In Defense of NeNe Leakes

This week the internet was buzzing with the news that NeNe Leakes was on the cover of Ebony Magazine‘s Power 100 issue. Not only was she draped in diamonds lounging in a bathtub, but the cover was appropriately titled the Money and Power issue. My first thought was ewwwww because I’ve always thought Ebony covers were held for the Black Elite based on their entertainment, cross over appeal, or simple community activism. I honestly think Ruby Dee or Oprah Winfrey when I hear the words Ebony Magazine.

Not anymore. For those of us clutching our pearls in shame for this display of “blackness”, we have to admit something. We created the monster. America treats reality tv as if it’s on the same level as Law and Order, Gray’s Anatomy, and god forbid, Scandal. We actually tune in for the weekly train wreck and gawk, complain at the negative imagery, only to do it all again sitting in the same spot of the sofa the next week. I can’t blame tv execs, because they only create what they know people will watch. Imagine how many tv scripted sitcoms and dramas are canned every year because they simply can’t compete with NeNe and Sheree going at it or Steebie J  runnin’ game on Joseline while professing his love for both of his girlfriends while sitting on the couch in therapy.

I’ve backed off of watching too much reality tv save The Voice, because it takes jobs away from talented actors who actually train and refine their craft with the goal of being  taken seriously.  I also know that the imagery, however scripted, is largely what other groups of people use to define their perspective of the African-American culture. So while I hate that Nene is on the cover when there are 99 other qualified, educated, non-bullying  people, I know exactly why she’s being rewarded. We constantly reward bad behavior under the guise of “hustle”. So, while I disagree with the bad behavior that got her to where she is, we gladly ushered her into the limelight. I rest my case.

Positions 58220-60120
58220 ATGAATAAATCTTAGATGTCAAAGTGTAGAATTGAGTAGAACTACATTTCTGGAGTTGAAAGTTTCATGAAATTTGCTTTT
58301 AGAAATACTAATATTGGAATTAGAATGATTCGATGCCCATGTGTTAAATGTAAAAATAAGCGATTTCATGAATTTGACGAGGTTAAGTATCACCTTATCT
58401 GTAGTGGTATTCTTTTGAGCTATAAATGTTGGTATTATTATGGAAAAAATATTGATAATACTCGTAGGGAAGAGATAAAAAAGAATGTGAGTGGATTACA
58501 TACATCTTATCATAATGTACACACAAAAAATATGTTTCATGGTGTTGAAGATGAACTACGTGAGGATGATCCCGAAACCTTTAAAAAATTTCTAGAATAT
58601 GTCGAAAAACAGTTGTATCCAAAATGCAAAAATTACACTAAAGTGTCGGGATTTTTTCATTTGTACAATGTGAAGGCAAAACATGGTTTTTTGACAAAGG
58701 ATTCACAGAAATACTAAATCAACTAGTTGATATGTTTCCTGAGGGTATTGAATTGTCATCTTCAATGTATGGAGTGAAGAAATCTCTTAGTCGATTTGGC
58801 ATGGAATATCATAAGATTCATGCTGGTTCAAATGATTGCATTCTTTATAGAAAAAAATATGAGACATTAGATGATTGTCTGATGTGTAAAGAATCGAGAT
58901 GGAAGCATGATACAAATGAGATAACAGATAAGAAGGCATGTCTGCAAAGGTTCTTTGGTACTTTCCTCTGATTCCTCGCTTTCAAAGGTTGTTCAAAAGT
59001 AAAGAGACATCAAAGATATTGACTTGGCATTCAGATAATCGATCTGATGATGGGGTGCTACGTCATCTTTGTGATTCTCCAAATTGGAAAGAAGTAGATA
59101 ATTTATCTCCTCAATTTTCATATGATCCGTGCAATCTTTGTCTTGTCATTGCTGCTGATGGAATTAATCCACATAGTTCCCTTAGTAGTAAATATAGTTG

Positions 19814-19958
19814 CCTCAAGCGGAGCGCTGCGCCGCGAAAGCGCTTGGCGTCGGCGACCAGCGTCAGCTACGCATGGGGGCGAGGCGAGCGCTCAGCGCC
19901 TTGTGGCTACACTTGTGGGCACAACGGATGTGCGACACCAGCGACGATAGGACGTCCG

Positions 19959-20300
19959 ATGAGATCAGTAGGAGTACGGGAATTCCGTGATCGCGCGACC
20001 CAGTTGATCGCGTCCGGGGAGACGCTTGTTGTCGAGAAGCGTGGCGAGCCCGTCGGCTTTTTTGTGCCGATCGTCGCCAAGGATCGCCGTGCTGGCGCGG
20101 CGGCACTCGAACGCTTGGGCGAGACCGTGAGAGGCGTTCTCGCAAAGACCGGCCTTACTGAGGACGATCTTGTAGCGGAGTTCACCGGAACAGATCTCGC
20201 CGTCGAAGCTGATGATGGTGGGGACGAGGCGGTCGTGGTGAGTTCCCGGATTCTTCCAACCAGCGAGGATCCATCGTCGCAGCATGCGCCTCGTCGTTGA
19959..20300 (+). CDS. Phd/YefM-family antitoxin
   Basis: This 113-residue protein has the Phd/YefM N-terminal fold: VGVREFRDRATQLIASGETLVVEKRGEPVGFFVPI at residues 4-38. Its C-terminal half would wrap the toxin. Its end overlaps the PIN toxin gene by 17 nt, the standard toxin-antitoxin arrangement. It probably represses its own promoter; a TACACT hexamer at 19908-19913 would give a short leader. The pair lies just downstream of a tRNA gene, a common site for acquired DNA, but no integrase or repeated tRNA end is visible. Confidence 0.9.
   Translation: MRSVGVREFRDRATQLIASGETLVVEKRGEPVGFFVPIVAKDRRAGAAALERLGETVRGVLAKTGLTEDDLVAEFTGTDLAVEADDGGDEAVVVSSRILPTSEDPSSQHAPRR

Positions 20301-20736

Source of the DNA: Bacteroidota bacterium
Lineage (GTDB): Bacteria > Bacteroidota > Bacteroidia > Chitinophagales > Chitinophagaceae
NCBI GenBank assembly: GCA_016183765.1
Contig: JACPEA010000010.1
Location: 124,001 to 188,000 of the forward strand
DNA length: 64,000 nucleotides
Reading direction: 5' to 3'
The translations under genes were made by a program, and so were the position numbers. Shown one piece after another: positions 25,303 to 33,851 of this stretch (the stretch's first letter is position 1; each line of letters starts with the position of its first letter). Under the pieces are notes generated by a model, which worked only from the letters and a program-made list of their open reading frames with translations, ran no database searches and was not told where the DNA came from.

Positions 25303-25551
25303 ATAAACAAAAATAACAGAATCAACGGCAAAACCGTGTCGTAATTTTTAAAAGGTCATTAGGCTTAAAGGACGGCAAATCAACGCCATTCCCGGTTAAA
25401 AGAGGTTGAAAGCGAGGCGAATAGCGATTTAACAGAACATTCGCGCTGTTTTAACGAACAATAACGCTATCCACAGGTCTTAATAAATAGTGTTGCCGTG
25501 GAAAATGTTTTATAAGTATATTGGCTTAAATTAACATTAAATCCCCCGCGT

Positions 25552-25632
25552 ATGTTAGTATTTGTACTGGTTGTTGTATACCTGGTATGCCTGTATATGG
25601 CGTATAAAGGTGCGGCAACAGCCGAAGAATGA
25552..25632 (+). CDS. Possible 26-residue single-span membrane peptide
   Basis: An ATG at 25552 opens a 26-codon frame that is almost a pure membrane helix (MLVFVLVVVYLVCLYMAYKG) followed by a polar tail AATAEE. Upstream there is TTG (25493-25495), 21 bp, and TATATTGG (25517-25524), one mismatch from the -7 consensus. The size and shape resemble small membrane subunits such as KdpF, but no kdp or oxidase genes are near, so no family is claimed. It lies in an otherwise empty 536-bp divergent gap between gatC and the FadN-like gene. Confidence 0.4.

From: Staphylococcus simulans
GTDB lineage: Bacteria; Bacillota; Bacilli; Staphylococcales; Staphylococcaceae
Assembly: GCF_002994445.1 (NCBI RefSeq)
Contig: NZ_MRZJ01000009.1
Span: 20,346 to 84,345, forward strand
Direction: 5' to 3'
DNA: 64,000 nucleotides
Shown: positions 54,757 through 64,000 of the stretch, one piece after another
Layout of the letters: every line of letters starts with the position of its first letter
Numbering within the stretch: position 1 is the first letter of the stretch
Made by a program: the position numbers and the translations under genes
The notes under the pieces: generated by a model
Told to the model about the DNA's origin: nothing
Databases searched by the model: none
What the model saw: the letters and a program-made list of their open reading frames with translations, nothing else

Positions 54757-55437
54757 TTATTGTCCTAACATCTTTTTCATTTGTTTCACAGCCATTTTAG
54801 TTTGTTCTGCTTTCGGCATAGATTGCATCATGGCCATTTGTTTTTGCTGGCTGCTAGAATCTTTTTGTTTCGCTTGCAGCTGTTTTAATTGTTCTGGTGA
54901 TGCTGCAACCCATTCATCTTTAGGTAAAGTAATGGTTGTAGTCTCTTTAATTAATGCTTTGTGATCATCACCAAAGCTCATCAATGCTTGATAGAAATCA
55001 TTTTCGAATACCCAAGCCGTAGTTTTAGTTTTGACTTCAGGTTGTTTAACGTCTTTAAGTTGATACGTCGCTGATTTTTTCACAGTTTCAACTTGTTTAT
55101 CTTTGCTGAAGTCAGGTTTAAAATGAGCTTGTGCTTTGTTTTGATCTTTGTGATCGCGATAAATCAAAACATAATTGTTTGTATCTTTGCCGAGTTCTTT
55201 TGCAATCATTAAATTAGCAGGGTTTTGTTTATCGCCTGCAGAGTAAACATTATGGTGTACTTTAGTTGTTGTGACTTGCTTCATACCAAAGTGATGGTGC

Good Black Men Still Exist

Whoever said good men don’t exist anymore don’t know what they’re talking about. For a while there, I doubted it myself. But  I was surprised by the random kindness by two men when my tire blew out over the weekend. Side-note. I was already frustrated because my hair stylist told me I was too late to get my hair done. It was 7:20AM!!!!!  UGH. Anyway, I’m driving away wondering should I have burnt her house down and trying to simultaneously eat my hotcakes and sausage, I hit a curb.  My hair is  an afro bushy mess, it’s not even 7:30am,  my tire’s busted and I can’t get home. Great.

I sighed, disgusted my day was starting  like this. And I’m in the hood so I not sure if I should be worried or chill. I knew I had AAA, so I just figured I’d call them and let them tow me home or whatever they do. But, an older man in a van passed by, saw me pouting in the car, and parked his car and walked over. Another man, driving his pick up  truck in the opposite direction, also turned around to make sure I was okay. Again, I’m in the hood, but it’s daylight so I rolled my window down to hear him out. He looked at my tire, asked me if I had a spare, and started changing it. I was a little suspicious, and kept my guard up just in case he expected something or wanted to make a lunge at me, but none of that happened. The other man,  stopped and asked if we were okay, and went on about his way. By the time AAA came, the spare had already been replaced and the rep just added air to the tire. I was surprised that anyone stopped  and was thankful for the help. I didn’t expect to have a feel good moment after getting rejected at the salon but it was nice to see two black men so willing to help me out. And a reminder  not to  feed into the bull that’s so prevalent on tv about Our men. Good men are still out there.  We just have to find them.